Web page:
Effects of diet and lifestyle on microenvironment and breast cancer

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Published: 26 Mar 2015
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Dr Zeno Charles Marcel – Wildwood Lifestyle Center and Hospital, Georgia, USA

Dr Zeno L Charles-Marcel talks to ecancertv at the ecancer Breast Cancer Symposium in Peru about the importance of our cellular microenvironment with regards to our likelihood of developing breast cancer.

Though genetics and hormones play a part, Dr Charles-Marcel explains how external factors such as our diets, alcohol intake and smoking influence this microenvironment significantly – in research conducted by the American Institute of Cancer Research, those who took the right steps to encourage a healthy microenvironment (those who took 5 out of the recommended 10) were 60% less likely to get the disease than those who took none. By educating doctors about this framework, he hopes that cancer can be prevented.

We were talking about breast cancer prevention and what I tried to do, in speaking to these young doctors, was to give them a framework within which they can begin to operate and look at prevention and lifestyle interventions, particularly in a certain context.

That is to have them understand about the microenvironment, the interstitial fluid and the interstitial environment within which cells that are normal can become cancerous cells.

So when people understand that the microenvironment is important, then the question becomes what influences the microenvironment.

The things that influence the microenvironment are the things that are either endogenous to us - things that we make, chemicals that we make, or exogenous - the chemicals that we take in.

Of the chemicals that we take in, the most important one that we do all the time is, of course, taking in food.

So foods affect our microenvironment and the other things that we take in too such as drink, things that we breathe, things that we put on our skin, all of these can affect the quality of our microenvironment or our interstitial soup.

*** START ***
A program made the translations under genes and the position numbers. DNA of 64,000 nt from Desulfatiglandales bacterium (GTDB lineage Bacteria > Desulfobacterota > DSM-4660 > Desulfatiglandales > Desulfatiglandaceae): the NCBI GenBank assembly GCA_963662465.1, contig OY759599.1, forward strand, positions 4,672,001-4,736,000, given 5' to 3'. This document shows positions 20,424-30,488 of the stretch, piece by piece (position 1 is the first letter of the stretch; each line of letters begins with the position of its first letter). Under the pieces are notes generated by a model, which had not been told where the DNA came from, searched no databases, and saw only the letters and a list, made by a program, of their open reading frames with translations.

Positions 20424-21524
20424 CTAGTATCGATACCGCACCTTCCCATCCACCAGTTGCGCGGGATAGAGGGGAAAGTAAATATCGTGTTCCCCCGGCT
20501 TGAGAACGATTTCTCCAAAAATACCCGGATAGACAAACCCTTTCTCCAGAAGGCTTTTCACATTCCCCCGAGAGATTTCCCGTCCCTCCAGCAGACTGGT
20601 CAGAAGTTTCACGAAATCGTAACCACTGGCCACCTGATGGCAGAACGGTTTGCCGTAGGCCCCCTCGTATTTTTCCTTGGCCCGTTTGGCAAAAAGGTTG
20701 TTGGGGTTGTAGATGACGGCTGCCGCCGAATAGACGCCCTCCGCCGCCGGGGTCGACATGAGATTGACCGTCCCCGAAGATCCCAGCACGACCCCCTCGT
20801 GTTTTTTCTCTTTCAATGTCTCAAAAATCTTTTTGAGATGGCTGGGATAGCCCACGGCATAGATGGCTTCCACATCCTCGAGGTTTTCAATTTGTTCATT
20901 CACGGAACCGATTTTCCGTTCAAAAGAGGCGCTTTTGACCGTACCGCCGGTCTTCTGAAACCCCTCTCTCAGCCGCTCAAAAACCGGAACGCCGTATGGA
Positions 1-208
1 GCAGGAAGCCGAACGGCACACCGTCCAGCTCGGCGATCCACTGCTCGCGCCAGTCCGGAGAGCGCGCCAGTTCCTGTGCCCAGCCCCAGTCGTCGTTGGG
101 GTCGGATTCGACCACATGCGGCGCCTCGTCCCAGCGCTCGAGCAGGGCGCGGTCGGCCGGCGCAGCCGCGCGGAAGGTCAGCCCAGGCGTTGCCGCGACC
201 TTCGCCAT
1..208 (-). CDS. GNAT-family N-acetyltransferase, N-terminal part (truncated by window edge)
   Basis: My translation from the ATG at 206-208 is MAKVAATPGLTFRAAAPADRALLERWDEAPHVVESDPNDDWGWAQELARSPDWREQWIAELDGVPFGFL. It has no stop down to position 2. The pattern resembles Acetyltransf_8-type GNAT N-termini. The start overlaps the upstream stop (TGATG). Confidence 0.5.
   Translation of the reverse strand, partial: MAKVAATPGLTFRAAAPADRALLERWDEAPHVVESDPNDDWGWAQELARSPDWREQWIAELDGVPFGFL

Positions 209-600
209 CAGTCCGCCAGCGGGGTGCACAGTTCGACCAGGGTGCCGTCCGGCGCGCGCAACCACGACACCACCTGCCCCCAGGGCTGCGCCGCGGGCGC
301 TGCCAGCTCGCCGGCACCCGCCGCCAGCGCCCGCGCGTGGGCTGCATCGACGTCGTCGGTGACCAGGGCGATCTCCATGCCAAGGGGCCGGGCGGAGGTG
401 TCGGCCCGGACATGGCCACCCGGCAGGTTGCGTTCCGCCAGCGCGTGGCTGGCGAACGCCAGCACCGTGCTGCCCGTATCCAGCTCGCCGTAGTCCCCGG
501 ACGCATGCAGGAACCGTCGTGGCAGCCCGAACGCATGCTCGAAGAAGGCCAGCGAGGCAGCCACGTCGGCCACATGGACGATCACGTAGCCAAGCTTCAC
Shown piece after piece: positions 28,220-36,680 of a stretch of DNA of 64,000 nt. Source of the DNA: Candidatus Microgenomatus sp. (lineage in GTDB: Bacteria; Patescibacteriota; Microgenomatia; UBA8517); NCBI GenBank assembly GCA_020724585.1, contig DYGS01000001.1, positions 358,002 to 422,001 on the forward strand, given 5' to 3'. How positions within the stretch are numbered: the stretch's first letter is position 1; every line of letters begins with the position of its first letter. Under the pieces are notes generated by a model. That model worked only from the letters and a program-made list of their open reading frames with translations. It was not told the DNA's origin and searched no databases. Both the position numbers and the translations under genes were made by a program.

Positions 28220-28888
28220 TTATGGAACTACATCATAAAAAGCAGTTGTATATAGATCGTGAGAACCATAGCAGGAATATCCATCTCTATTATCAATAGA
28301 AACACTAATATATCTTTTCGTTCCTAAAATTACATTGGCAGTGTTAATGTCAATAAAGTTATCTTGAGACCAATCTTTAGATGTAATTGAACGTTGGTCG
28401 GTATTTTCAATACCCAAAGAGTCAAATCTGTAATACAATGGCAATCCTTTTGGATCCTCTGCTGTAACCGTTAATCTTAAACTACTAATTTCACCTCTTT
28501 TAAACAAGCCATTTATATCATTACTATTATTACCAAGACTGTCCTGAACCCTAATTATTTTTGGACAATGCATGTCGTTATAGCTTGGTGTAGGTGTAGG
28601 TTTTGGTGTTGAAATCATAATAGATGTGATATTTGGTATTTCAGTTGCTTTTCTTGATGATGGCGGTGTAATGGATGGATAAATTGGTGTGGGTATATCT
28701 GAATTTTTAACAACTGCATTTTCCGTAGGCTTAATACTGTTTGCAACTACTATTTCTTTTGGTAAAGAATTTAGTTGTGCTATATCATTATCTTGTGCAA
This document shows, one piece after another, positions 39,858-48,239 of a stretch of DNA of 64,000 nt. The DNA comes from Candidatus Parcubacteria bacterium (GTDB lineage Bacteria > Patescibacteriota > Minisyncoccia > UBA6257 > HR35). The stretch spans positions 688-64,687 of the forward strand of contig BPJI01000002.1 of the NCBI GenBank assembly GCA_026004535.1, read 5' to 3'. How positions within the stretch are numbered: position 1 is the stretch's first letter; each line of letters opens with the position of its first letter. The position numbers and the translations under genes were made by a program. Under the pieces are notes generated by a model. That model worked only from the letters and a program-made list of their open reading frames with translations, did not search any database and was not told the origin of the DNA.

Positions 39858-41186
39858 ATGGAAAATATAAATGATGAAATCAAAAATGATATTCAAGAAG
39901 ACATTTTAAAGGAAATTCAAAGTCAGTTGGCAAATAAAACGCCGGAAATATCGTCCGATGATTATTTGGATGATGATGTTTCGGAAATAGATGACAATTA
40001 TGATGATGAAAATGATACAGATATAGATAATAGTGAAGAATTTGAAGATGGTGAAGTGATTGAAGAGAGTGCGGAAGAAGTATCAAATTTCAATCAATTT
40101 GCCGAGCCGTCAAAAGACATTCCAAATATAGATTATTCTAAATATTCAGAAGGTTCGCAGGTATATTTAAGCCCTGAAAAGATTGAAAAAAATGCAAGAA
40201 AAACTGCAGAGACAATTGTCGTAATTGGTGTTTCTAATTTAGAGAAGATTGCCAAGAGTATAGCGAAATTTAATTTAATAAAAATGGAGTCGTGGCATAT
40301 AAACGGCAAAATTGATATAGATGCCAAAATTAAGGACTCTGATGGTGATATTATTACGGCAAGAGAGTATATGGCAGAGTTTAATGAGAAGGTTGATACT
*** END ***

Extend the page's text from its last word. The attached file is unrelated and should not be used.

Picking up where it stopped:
Then, of course, the things that are endogenous, which is the chemicals that our body naturally makes as part of the metabolic processes.

It also includes how we respond to things and the chemicals and hormones and other factors that we make in response to what’s going on in our lives, which includes our emotions.

So we have hormonal and enzymatic and immune factors, all of these affect that microenvironment that then influences the cells that are normal to either become cells that are mutants, and therefore potentially cancerous cells, or that will facilitate the cells maintaining a normal life and not mutating.

In other words, these things inhibit the mutation rate of cells to become cancer.

Is there a certain group that could be more susceptible than others?

Everybody, we all have an internal environment.

Because of genetics some people have an inherent abnormality, let’s put it that way, within their cells and therefore within the environment in which the cells will live.

But for the most part we can say that we all have the ability to influence what goes on with our own cellular microenvironment and that is through the things that we do, the way we live etc.

What other factors should be taken into consideration?

It’s true everywhere but, of course, one of the large studies that was done by the EACR was actually looking at over 460,000 people followed for eleven years with ten basic recommendations of things that they can do with their lifestyle that would impact the presence or absence of cancer.

The latest research shows that for the women who did five out of the ten, compared to those who did zero out of the ten, they had about a 60% reduction in breast cancer incidence.

So that should tell us there is something about basic things that we can do.

Some of those things include the things that we do every day – how we eat; whether we exercise or not; whether we smoke or not; whether we drink alcohol, in this case any amount of alcohol seemed to increase the risk of breast cancer in women.